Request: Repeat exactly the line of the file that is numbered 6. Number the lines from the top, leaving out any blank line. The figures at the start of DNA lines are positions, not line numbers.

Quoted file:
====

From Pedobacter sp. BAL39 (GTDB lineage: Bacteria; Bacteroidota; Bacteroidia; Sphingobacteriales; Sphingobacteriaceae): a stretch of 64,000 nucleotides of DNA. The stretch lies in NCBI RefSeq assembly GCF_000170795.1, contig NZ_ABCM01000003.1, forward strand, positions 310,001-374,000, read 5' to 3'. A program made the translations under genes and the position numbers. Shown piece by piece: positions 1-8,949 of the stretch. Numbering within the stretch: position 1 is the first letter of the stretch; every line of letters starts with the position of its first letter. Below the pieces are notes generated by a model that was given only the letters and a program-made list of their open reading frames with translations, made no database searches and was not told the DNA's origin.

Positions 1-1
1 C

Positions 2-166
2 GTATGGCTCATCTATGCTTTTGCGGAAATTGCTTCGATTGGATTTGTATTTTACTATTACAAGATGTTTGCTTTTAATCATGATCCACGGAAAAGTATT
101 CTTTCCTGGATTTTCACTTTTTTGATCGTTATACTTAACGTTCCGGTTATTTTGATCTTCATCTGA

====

101 CTTTCCTGGATTTTCACTTTTTTGATCGTTATACTTAACGTTCCGGTTATTTTGATCTTCATCTGA